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Optimising your content with on-page SEO techniques is one of the easiest methods to implement into your online marketing strategy. There are many different ways to optimise your on-page SEO. On–page refers to the content you see on a webpage.
In this article I’ve written up the best on-page SEO practices for professional photographers to implement onto their websites.
None of these are too time intensive or overly complex, so you should be able to get your on-page SEO on the right track within no time.
The greatest thing about SEO, is that it provides a source of organic leads. This means you don’t have to pay every time someone visits and enquires on your website.
When your website is sat at the top of Google for high value search terms, your website will get continuous traffic and visibility. This means, if your paid advertising has a slow weekend, you still have a flow of organic traffic to your site.
Make sure you take the time to learn SEO or consider outsourcing it as part of your lead generation strategy, as it can be a fountain of free leads.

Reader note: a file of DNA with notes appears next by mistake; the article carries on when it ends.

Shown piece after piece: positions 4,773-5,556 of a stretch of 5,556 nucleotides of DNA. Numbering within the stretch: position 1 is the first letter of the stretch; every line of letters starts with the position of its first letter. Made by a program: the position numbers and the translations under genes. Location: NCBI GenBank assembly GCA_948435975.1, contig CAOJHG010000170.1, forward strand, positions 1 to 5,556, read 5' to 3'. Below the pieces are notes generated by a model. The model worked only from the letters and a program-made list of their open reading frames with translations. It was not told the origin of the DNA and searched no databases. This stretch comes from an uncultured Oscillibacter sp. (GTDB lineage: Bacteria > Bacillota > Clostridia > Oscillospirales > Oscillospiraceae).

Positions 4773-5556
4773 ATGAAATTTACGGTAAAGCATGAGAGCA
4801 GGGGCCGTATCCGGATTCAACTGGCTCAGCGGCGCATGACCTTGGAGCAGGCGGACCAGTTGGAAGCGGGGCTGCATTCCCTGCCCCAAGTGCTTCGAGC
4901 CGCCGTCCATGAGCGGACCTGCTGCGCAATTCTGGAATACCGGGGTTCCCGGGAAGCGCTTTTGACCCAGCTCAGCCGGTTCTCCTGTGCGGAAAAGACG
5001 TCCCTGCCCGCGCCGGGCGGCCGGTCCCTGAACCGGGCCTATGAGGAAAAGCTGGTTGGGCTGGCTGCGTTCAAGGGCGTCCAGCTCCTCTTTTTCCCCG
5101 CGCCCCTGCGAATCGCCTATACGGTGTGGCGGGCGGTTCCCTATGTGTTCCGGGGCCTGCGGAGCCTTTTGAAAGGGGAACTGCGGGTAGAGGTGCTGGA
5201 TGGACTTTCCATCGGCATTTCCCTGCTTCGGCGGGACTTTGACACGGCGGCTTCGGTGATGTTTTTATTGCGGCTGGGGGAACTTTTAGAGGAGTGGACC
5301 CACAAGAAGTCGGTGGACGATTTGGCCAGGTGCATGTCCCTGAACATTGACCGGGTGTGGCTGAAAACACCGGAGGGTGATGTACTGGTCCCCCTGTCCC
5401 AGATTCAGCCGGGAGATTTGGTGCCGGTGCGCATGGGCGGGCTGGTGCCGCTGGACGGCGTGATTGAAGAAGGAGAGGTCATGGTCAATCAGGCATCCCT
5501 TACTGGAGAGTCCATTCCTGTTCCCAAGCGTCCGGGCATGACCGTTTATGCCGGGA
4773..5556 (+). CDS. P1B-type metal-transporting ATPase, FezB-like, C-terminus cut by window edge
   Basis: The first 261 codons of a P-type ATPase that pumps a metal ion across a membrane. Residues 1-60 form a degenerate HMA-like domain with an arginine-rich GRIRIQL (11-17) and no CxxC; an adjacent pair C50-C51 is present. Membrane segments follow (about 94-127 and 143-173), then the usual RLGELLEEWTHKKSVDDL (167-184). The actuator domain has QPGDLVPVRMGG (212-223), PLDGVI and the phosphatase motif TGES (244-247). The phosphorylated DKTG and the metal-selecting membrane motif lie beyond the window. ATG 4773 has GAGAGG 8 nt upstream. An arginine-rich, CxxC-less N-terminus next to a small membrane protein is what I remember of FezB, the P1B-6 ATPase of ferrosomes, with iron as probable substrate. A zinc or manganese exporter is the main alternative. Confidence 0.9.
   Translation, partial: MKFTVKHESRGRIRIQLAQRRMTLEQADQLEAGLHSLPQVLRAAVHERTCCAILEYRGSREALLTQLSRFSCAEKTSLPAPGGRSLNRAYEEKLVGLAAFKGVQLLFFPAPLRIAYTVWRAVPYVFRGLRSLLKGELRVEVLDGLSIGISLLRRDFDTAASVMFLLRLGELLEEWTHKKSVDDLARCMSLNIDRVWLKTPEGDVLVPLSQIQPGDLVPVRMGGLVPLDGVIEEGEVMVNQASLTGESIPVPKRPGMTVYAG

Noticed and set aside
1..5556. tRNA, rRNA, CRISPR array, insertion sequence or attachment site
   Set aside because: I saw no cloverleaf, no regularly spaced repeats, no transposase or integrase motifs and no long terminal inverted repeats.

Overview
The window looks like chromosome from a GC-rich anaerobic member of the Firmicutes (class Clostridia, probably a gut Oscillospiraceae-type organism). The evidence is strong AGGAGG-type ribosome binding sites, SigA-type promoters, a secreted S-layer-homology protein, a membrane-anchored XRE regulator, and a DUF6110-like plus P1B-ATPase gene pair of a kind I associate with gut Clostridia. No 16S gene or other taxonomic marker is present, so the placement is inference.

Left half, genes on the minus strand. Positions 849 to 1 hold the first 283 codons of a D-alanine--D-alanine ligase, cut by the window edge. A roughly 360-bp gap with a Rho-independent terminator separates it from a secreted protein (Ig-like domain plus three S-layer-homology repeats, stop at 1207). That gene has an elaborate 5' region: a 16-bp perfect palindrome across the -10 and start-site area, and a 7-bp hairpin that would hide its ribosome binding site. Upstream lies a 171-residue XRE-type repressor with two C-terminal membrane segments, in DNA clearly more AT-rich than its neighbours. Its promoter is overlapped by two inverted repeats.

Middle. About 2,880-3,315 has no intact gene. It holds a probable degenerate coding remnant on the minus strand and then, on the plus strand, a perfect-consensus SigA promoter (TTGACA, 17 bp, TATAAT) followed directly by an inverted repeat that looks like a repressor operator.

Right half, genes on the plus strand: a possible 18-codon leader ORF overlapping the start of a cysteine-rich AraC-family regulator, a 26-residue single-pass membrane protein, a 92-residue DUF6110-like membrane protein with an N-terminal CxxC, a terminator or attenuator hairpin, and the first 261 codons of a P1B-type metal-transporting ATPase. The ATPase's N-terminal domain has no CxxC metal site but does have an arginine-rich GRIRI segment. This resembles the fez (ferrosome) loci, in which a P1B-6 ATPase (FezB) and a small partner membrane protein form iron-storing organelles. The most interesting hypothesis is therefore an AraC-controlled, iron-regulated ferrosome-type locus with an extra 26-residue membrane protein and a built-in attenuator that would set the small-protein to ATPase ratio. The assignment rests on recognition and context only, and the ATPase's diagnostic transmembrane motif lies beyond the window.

If you know one thing about SEO, it’s probably that keywords are involved. Keywords are exactly what you think they are, words that are key to your industry, website and success.
As you increasingly push out content on your website, search engines like Google and Bing, will start picking up your site and ranking you where they deem appropriate for certain keywords.
Though keywords are great, SEO and content strategies tend to revolve around keyphrases. Keywords are usually one to two words whereas keyphrases are more.
Keyphrases are usually more helpful as these are search queries that people are actively searching.
Keyphrases could be questions users are searching answers for, or they could be queries such as “Small dog photographer near me”. It’s also easier to work out search intent behind keyphrases.
There are many free ways for finding keywords and phrases you may want to write content about.
You can find out keywords and phrases by just using Google.
You know when you search something and Google suggests things that you might be looking to type, well these are great indicators as to what Google thinks may be relevant. They’re also suggested because they’re either closely related to what other users have been searching or have been directly searched alongside the phrase you’re using.